Especially around election season, voters in the U.S. are pummeled with requests for donations from political candidates and causes.

Ads are everywhere… on TV, on the radio, all over the Internet, on billboards, we get calls, we get emails and on and on. Yes, the candidates want your vote. But, more than that, they want your money.

These fundraising campaigns are highly effective. People pour billions of dollars a year to political candidates, parties, causes and more. 

This brings up an interesting question come tax season. Are political donations tax deductible? So let’s leave politics aside, put on our accounting hat and look to see if we can get a break on our taxes when we send money to those in the political world.

Are Political Donations Tax Deductible?

This may come as a surprise to many, but the answer here is no. Political contributions are not tax deductible. 

So if you send money to a political campaign, that’s money that will not give you any benefit come tax time and will not affect your deductions. 

According to the Internal Revenue Services, any money you donate to a candidate’s political campaign cannot be deducted from your taxes. 

Most of the time, when you donate to another person or another entity, you will be subject to donor’s tax deduction. However, that is not the case when you donate to a political campaign. 

The lack of tax deductibility for donating to political campaigns is provided under the Omnibus Election Code or OEC, as well as the Republic Act 7166. According to the OEC, donations that are spent during the campaign period are exempted from donor’s tax. 

However, contributions donated before or after the campaign period is subjectable to the donor’s tax. What are not tax deductible when it comes to donations are the following:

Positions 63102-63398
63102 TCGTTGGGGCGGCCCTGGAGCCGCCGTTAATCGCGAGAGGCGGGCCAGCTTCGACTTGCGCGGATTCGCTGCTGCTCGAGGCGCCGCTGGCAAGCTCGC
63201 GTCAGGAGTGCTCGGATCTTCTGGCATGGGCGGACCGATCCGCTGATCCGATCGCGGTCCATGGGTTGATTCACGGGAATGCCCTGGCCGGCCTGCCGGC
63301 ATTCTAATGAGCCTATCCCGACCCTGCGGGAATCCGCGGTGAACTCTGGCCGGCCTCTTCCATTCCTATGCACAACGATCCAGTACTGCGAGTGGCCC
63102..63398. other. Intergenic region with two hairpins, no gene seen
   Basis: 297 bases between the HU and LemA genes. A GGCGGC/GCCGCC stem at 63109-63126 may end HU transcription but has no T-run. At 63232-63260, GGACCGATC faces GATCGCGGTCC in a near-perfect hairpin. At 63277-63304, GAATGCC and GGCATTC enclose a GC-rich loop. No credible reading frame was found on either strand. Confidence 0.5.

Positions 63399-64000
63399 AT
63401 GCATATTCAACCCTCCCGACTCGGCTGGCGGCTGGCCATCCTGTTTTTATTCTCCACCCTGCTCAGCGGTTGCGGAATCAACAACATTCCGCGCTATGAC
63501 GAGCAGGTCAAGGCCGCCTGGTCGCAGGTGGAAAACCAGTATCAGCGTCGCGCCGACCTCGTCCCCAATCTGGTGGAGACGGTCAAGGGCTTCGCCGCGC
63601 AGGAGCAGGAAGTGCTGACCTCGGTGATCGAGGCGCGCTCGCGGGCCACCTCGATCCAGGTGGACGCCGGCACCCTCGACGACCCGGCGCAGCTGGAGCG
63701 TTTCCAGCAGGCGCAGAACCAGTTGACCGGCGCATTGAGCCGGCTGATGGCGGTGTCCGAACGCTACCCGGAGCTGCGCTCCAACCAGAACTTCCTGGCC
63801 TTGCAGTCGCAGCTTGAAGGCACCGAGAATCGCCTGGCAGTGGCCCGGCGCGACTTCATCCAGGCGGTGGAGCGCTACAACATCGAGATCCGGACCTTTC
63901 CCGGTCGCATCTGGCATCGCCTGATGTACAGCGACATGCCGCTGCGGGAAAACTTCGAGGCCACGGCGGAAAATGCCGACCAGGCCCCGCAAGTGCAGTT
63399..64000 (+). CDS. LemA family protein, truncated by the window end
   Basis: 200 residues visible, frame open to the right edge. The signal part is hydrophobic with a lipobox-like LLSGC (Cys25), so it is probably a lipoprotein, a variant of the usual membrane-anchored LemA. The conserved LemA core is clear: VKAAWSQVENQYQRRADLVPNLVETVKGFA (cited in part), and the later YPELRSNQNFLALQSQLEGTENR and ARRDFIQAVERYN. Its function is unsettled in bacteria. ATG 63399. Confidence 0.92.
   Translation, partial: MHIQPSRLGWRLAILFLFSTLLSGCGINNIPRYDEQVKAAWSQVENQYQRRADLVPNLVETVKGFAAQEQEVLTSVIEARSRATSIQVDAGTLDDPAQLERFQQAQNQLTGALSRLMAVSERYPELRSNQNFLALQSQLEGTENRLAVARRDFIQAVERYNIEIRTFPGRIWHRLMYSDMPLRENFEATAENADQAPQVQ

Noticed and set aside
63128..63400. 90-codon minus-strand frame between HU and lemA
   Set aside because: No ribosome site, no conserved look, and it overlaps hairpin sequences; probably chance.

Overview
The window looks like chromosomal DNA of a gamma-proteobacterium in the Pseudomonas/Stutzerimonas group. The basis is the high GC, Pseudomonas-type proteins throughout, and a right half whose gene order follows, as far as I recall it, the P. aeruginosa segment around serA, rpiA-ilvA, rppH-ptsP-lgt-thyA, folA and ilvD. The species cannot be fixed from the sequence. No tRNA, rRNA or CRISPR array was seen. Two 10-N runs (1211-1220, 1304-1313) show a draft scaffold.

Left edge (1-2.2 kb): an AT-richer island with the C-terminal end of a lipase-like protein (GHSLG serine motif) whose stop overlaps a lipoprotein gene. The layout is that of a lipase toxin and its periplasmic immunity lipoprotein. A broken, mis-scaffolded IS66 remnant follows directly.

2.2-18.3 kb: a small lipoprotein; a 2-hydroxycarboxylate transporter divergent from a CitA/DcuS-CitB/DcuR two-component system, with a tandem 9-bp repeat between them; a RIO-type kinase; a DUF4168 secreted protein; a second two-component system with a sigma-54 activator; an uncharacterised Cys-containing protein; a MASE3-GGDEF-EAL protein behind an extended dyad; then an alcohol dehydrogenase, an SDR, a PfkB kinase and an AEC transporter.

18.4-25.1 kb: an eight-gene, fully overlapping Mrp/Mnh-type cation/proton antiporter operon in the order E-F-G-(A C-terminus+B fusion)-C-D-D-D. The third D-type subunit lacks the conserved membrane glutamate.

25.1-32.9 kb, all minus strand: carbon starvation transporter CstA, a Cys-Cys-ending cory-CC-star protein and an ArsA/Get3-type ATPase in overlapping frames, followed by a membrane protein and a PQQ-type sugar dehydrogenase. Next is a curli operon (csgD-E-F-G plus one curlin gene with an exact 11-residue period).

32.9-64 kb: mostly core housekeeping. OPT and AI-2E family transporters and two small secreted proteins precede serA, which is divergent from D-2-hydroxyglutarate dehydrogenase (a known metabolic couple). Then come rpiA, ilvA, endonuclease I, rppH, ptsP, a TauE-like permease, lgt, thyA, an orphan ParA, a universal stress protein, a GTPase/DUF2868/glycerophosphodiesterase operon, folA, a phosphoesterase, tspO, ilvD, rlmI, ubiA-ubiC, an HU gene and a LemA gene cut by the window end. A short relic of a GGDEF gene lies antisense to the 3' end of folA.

• Political candidates
  • Political parties
  • Campaign committees 
  • Newsletter funds
  • Ads in convention bulletins
  • Political Action Committees or also known as PACs
  • Attendance to programs benefiting a political candidate or party

When it comes to businesses, business owners and self-employed people, the same could be said. This means that even their political contributions are also not deducted to their taxes. 

What About In-Kind Donations?

Money is not the only thing you can donate to a political campaign or anything at all. There are also in-kind donations that you can donate to a political campaign. 

What are considered as in-kind donations are the following:

  • Tangible goods
  • Your services
  • Your time

When it comes to in-kind donations to a political campaign, they are not tax deductible either. So whatever it is that you donate to a political campaign, it will not give you any sort of benefit on your taxes.

Politicians Are Not Charities

Now, the reason why political donations are not tax deductible, as opposed to other people or entities, is because they are not considered charities. 

Charities are called qualifying organizations. The following are a few examples of types of qualifying organizations: 

  • Religious organizations including:
    • Churches
    • Synagogues
    • Temples
    • Mosques
    • Other types of chapels
  • Federal, state, and local governments if donations are for public purposes
  • Nonprofit schools and hospitals
  • War veterans groups
  • Community service orgs

We get tax deductions when we donate to these types of organizations. So, if part of your motivation for making a donation is for the tax deduction, stick to these types of groups. 

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